NCPA - National Center for Policy Analysis

Canadian Doctors Eyeing United States

October 17, 2003

The residents of Windsor, Ontario, might lose two of their four neurosurgeons if Drs. Siva Sriharan and Srinivas Chakravarthi move their practices to nearby Detroit, Mich.

The two surgeons are sharply critical of Canada's health care system, which features government-financed insurance for all, but increasingly rations service because of shortages of technology and personnel. Both doctors say they are fed up with a two-tier medical system in which those with connections go to the head of the line for surgery.

Many other Canadian doctors feel the lure of the United States these days, particularly if they live close to the border:

  • The supply of family doctors has increased at a rate lower than population growth in recent years, a problem that is complicated by an aging population and doctors seeking shorter hours.
  • There was a net migration of 49 neurosurgeons from Canada from 1996 to 2002, according to the Canadian Institute for Health Information, a large loss given that there are only 241 neurosurgeons in the country.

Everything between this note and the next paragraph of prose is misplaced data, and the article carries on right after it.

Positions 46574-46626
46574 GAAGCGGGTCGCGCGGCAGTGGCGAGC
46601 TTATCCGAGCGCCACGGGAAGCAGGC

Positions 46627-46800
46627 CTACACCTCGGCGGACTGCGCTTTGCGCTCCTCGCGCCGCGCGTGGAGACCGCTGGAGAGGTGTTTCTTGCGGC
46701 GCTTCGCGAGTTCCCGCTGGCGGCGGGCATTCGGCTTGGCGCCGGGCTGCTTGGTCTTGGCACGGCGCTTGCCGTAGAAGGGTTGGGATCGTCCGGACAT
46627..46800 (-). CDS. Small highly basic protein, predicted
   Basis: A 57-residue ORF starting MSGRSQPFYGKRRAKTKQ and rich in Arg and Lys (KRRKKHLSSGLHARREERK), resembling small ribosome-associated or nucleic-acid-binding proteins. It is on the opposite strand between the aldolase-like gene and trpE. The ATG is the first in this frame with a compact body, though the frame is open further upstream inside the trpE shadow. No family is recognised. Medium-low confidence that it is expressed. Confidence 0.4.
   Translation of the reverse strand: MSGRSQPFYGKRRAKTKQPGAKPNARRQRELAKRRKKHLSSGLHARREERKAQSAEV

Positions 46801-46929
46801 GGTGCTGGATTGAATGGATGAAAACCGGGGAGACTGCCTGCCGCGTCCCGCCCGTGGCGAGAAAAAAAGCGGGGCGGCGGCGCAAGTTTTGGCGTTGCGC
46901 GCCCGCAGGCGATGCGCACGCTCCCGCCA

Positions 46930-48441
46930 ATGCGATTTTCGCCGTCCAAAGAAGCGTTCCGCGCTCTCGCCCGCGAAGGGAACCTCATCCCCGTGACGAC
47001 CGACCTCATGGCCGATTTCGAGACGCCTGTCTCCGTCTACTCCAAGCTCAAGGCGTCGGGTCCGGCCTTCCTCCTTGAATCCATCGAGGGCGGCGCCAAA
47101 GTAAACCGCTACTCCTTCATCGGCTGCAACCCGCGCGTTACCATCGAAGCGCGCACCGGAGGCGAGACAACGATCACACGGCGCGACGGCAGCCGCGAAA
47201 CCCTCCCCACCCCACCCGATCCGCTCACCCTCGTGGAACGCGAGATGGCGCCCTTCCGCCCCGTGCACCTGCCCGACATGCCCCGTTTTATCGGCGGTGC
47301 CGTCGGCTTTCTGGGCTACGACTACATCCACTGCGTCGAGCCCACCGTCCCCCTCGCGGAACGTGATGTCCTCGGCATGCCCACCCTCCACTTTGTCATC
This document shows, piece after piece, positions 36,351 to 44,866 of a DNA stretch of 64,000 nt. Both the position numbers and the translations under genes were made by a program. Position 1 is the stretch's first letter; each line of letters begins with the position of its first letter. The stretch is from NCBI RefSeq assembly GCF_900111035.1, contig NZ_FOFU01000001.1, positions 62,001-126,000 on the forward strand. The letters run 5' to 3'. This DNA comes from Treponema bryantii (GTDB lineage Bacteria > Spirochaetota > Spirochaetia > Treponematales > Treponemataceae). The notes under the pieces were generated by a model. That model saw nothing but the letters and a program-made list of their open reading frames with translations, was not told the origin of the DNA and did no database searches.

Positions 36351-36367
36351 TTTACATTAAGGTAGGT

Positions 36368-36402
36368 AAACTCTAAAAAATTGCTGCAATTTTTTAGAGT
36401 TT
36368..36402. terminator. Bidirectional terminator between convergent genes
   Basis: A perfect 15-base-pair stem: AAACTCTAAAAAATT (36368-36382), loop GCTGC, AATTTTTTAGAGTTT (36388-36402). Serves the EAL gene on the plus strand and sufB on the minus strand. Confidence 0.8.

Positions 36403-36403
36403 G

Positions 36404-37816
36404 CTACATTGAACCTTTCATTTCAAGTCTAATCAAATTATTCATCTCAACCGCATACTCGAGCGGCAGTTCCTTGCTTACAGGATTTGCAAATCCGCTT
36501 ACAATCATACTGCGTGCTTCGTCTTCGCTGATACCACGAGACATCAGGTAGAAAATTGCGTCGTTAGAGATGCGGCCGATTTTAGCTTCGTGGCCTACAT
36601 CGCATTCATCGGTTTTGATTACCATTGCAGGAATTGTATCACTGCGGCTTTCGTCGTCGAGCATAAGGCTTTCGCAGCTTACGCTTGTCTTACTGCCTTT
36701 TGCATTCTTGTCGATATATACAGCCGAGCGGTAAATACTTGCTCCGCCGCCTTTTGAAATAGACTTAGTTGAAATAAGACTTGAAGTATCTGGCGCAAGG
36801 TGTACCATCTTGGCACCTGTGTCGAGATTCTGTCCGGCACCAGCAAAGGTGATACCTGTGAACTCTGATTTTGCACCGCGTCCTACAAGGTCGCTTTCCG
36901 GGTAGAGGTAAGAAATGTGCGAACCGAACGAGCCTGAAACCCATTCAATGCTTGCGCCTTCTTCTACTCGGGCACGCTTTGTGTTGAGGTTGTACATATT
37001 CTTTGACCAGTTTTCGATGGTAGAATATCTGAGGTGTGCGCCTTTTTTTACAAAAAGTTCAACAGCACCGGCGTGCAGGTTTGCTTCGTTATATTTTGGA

• Waiting time for elective surgery is growing across the country, and becoming a hot political issue.

The brain drain of medical talent, particularly specialists to the United States and is becoming a serious problem.

"Physicians across Canada are in an advanced stage of burnout due to work conditions," said Dr. Sunil V. Patel, president of the Canadian Medical Association, who attributed much of the problem to technological shortages and the powerlessness doctors feel when patients complain about long waits for treatment. "That burnout causes them to retire early or pull away from certain kinds of work or simply leave."

Source: Clifford Krauss, "Doctors Eying the U.S.: Canada Is Sick About It," New York Times, October 17, 2003.


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